Holly Lisle Rocks My Writing World

 

About 4 years ago, I was googling writing things and ran across a lovely lady who didn’t try to blow wind in my sail about the perils and pleasures of writing. At the time, writing about writing wasn’t as common as now, and I didn’t know any local writers, and Lord, I was a prideful creature. After trying to figure out novel writing on my own for about 3 years, which subsequently whittled down my hubris to a mere stub, I went searching on the internet for a guide.

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Her name is Holly Lisle, and I started with her blog. A dim light began illuminating my manuscript. I tried a small plot course. Hallelujah, planning starting making sense. I bought a novel-writing course on a payment plan, How to Think Sideways, and my writing life changed forever.

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The book that I’d been writing bits and pieces of for almost three years, fell to bits, but I knew why, and I did better with the next try. I still pop back to certain lessons when my brain is goo and my stories feel like gooier goo. She’s written over 30 books, so I feel safe in her instructing hands, and she is so good at explaining how and why she does what she does. There are very few strategies that don’t work for me.

Above is a list of Holly’s books, excluding nonfiction. Click on the image to see up close!

I’m writing this because, when I take a course from her, I learn more than I did in my college creative writing course! (Perspective: It was an introductory creative writing course a thousand years ago, but still. I was surprised.)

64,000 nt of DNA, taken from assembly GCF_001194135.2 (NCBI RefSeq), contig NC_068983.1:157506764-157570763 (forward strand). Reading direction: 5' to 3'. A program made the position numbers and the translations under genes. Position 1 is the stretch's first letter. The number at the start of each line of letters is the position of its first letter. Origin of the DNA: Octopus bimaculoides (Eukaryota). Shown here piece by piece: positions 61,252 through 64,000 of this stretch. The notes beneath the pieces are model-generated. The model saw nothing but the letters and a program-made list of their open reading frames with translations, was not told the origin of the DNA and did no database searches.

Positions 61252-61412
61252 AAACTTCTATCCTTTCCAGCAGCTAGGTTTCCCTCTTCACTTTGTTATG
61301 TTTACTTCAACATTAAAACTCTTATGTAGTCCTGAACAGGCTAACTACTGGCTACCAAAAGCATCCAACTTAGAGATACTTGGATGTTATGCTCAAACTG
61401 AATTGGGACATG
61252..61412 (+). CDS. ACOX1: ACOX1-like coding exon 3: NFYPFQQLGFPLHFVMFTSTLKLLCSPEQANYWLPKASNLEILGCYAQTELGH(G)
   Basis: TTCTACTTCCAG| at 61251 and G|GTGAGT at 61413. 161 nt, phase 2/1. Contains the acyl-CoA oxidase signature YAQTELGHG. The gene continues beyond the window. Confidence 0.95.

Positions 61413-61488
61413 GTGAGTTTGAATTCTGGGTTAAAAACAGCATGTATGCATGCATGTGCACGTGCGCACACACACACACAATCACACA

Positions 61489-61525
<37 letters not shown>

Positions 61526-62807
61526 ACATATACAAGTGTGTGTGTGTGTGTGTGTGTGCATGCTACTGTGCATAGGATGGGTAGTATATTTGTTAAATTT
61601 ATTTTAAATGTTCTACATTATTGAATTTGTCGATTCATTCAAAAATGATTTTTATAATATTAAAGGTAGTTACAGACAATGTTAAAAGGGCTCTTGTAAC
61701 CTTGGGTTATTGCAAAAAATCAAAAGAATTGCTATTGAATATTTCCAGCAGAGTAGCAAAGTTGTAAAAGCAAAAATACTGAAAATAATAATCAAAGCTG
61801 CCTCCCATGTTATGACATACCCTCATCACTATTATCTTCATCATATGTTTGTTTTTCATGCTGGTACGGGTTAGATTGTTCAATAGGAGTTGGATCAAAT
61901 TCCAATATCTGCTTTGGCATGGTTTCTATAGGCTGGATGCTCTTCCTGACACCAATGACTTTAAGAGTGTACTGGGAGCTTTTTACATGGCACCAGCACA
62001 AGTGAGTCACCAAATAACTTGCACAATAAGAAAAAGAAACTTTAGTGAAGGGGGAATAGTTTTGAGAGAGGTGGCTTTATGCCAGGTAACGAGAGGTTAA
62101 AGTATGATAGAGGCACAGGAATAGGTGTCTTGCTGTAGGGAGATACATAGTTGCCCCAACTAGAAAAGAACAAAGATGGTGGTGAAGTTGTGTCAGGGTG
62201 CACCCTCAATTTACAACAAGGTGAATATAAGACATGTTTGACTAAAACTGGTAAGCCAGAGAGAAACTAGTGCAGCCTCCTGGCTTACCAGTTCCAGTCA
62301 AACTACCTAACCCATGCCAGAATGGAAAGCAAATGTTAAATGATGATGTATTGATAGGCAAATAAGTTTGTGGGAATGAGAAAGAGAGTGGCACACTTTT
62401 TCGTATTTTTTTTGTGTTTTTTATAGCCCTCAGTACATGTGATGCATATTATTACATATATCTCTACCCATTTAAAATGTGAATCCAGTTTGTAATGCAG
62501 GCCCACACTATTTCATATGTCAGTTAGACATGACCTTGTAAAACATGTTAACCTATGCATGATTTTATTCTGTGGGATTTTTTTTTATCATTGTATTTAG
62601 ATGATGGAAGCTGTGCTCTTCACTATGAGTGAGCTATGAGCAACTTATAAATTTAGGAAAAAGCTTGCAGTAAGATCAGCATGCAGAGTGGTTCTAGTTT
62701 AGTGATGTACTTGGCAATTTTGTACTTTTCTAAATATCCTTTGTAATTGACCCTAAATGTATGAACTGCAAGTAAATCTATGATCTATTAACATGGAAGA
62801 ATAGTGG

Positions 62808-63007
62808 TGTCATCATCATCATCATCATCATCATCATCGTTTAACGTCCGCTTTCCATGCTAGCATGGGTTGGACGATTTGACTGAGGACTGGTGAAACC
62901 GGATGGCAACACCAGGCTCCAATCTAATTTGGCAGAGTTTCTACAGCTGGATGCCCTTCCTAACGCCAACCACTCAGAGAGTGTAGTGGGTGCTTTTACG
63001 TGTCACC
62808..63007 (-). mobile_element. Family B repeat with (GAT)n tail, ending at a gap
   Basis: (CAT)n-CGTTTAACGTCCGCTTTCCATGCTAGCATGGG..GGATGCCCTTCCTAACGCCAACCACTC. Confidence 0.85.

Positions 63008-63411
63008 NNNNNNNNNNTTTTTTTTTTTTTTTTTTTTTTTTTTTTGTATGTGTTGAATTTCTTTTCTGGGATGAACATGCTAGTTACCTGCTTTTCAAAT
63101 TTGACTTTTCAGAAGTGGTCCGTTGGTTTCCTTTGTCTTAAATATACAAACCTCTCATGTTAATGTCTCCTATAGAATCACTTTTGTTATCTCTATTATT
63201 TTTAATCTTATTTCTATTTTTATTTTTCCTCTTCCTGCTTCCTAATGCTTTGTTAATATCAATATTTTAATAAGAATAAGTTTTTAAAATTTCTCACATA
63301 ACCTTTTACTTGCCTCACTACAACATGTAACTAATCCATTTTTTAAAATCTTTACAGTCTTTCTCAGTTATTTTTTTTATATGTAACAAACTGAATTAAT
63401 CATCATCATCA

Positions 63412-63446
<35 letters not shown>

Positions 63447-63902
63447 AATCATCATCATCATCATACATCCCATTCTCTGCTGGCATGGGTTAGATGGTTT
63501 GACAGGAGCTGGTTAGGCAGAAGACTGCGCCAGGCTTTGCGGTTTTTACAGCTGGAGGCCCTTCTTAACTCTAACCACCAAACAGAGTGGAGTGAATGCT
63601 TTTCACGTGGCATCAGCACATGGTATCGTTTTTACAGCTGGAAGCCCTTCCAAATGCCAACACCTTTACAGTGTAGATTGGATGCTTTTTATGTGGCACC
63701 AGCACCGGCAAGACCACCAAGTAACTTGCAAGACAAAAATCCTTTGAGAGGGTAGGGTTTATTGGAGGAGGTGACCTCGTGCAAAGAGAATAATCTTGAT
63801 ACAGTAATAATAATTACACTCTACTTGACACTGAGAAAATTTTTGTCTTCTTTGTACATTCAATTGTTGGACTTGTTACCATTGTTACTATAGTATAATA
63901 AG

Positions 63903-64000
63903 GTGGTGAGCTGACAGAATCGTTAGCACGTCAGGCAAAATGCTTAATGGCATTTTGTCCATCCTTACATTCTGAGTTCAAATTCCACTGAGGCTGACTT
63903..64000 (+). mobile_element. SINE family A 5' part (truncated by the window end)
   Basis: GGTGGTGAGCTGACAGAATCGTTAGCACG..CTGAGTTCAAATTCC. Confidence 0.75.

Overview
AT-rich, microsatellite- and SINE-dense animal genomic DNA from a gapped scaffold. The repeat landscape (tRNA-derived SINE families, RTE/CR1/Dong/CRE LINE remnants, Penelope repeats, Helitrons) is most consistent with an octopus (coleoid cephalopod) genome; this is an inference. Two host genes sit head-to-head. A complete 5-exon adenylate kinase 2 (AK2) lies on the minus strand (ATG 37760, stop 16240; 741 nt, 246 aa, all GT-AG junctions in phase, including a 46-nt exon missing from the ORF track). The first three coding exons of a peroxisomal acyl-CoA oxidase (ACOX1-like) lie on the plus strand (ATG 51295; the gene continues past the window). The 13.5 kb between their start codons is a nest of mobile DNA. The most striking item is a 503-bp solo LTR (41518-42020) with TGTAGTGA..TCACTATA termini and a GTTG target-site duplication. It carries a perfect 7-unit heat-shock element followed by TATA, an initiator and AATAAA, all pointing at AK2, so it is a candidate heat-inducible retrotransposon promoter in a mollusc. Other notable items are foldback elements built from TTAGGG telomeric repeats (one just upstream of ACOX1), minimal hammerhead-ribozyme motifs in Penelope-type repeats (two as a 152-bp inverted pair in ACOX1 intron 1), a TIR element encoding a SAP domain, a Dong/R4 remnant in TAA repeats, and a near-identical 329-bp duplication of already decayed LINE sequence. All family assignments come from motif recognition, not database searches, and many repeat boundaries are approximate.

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It was my first venture investing in learning without a certificate or degree as an end result, and I was so pleased.

All this to say, when I received an email, explaining that there is a Holly Lisle patreon page, I was so happy! Here she is still giving to me continually, and finally I can give something back to her on a regular basis! I don’t have a lot, but she wasn’t asking for a lot. I wish I could hug her and tell her in person how she’s affected my life, but since that could be creepy, I put my conviction in a monthly donation.

I’m not asking you to do so (unless you love her, too); I just wanted to share my excitement! If you want to know more about Holly, I’ll leave some links below.

Holly’s Website: https://hollyswritingclasses.com/

Holly’s Blog: https://hollyswritingclasses.com/blog/

Holly’s Writing Courses: https://hollyswritingclasses.com/shop/

Holly’s Patreon: https://www.patreon.com/hollylisle/posts

Sharing the knowledge, people. Just sharing the knowledge.

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A Word to You Graduates

Hello, Graduates! Congratulations on this crazy awesome milestone and having the guts to jump blindly off this cliff of adolescence into the abyss of adulthood.

Y’all are so brave, and I mean that.

I remember not feeling brave at all when I was a high school graduate, ducking into abandoned hallways or taking the long way to my car, so I could avoid people asking me the question all graduates hear:

“What do you want to be when you grow up?”

It was always followed by a sardonic laugh, like the person who asked it created the question for the pure joy of seeing me squirm and fish for words.

Ha, haa, huhhh…

Back then, I didn’t know what I wanted my career to be. I didn’t have a lot of talents, or so I thought. I never internalized what my “dream job” would be. Truthfully, the only career options I considered was what I could do that wouldn’t kill me and provide, you know, food.